Almost everyone I talk to about phobias has one - an irrational fear, sometimes described as a morbid fear, that affects the way they live their lives, often on a daily basis.
It's the kind of fear that makes people cover up mirrors, sleep with the light on, or use synthetic pillows.
I know phobia.
For years, the first thing I did when entering a room was to perform a spider check. It was mostly unconscious. If I was first to enter a room, I would turn on the light, glance at the light switch area, then take a quick look at corners and walls.
When you have a phobia, you develop a sixth sense for it. If there was a spider in a room, I'd find it. It was like a really crappy superpower that led to momentary paralysis.
Upon seeing a spider, I would feel a familiar stab of terror. Everything would stop. I considered, spiders so alien that their presence on the planet a cosmic mistake. The idea that there was such a thing as a 'house spider' seemed abominable. There were two words that didn't belong next to each other.
The Joy of Fear
I forced myself to get over my fear of spiders, but I still find phobias, their origins, and their causes, very interesting. Is it wrong to have favourite fears? As a dark fiction writer interested in the point where reality meets delusion or imagination, I think browsing fears is a bit like an artist admiring brushes.
I'm intrigued by the fear of birds (ornithopobia). No bird feeders, no trees, no outside.
Or fear of feathers, specifically being tickled by them (pteronophobia). No feather pillows. No quills. And definitely no dusting.
Fear of water (hydrophobia or rabies) is another one. It's how far these fears are from seeming scary - from my point of view - that makes them fascinating to me.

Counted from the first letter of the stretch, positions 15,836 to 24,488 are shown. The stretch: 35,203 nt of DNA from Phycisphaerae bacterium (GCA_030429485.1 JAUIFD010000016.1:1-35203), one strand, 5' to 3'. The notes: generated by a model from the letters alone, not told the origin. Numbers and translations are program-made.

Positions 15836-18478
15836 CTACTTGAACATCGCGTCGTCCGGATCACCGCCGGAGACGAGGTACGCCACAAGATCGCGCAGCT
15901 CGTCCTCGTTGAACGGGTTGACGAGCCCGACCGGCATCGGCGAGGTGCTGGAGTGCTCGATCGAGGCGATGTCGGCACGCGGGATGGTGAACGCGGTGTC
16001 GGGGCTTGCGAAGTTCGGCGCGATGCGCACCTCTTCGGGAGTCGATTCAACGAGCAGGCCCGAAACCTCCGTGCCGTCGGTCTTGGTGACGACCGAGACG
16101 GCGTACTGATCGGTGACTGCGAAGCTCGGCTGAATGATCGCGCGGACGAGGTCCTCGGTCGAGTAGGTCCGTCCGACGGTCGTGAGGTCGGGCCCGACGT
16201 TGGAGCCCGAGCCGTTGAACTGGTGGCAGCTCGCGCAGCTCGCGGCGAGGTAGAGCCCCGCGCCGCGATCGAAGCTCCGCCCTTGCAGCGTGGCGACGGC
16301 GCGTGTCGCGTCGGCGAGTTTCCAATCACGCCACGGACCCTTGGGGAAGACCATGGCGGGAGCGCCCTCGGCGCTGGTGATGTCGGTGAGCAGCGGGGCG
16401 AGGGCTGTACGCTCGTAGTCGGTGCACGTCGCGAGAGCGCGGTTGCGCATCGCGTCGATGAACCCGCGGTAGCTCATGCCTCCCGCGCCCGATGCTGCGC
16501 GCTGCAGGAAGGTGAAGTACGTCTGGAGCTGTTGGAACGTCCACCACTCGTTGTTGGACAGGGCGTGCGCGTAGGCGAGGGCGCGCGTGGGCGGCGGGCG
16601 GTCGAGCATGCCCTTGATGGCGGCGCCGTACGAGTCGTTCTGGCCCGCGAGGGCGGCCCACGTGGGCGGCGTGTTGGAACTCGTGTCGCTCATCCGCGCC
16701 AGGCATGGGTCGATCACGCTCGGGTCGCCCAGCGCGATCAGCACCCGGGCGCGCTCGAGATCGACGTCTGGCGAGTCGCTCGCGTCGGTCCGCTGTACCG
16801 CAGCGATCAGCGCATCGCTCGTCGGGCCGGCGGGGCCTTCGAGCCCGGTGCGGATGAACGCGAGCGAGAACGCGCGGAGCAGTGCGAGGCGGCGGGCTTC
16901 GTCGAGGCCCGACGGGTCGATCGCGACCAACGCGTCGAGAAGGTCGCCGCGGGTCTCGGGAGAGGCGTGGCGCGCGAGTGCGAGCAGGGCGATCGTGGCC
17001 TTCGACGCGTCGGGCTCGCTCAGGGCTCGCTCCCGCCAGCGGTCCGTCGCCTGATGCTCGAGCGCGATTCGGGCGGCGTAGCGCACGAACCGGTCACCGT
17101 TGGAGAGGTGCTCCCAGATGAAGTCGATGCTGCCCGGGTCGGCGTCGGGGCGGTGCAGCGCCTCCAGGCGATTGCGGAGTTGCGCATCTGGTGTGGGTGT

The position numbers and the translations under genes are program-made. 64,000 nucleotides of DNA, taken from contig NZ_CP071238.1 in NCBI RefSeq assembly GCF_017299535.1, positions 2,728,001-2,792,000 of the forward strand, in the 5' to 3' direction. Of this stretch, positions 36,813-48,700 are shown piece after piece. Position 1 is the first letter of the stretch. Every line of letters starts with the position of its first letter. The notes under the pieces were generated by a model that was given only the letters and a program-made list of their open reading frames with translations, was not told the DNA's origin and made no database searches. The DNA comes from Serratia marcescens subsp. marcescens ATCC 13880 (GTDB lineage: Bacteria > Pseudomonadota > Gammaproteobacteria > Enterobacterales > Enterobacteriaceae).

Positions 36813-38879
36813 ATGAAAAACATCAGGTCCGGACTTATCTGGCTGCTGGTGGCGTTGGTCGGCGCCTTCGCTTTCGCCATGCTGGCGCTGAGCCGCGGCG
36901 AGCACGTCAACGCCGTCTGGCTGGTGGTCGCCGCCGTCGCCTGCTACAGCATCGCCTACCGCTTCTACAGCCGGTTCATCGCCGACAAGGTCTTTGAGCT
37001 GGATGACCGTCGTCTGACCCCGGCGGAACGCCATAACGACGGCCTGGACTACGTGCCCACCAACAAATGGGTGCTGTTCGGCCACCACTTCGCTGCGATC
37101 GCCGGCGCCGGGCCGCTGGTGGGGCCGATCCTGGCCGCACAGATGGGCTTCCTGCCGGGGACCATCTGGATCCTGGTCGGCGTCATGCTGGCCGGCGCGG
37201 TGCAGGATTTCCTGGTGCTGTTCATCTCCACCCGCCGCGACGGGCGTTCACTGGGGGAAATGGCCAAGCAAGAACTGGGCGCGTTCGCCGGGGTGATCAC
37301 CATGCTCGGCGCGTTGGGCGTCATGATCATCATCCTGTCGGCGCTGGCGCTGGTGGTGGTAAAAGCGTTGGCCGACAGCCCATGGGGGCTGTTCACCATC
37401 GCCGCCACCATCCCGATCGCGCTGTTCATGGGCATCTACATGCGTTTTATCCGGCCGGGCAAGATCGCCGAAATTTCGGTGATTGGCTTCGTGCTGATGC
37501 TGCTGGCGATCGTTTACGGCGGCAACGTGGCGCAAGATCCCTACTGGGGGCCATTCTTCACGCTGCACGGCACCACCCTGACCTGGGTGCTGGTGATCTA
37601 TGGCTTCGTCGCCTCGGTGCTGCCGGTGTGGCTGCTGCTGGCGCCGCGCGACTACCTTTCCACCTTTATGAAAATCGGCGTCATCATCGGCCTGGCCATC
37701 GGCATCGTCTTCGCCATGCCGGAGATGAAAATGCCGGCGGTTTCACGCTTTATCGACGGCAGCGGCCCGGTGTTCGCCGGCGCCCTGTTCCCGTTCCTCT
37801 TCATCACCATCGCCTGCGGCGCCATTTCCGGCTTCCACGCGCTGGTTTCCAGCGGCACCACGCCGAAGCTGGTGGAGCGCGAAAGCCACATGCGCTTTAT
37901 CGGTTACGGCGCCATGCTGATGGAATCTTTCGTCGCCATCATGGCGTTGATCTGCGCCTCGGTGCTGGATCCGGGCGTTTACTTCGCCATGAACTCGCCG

My ultimate favorite, however, is still the fear of chairs. When I first heard about it, my first thought was: "But they're everywhere. Everywhere!" If you're going to have a fear that severely limits your ability to function on a daily basis, a fear of chairs seems like a good one.
I've not been able to find a specific phobia for chairs indexed online. There is, however, furniturephobia, which looks like I made it up, but I assure you I did not. Kathisophobia or thaasophobia is the fear of sitting, but that isn't quite it either. The word I'm looking for needs to cover a fear of the chair or seat itself, as an object.
Chairophobia or klismosophobia (these, I just made up), might do, but the guy who introduced me to the fear of chairs said that he couldn't find the name for it either. And he didn't know anyone else who suffered.
He'd had years to consider his dread of being touched by chairs, which I could relate to with my (mostly past) fear spiders. Unlike my phobia, however, his came with conditions.
1. The chairs were not a threat if they were secured to the ground. Seats on a bus and rows of seats in a cinema, for example, are all fine.
2. Chairs behaved themselves in public. No chair would ever move in public.
Otherwise, chairs were sentient and they meant harm to anyone who knew their secret.
Now Read The Chair
My mind returned over and over to this guy and his fear of chairs. Fortunately, he recovered from the phobia, as did I. He took part in what might be described as family therapy. I had to face my phobia or risk my kids developing the same fear.
As for the protagonist of The Chair ... well, we all have our own path towards freedom.
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I'm Dean Clayton Edwards, author of dark fiction stories, novellas and novels.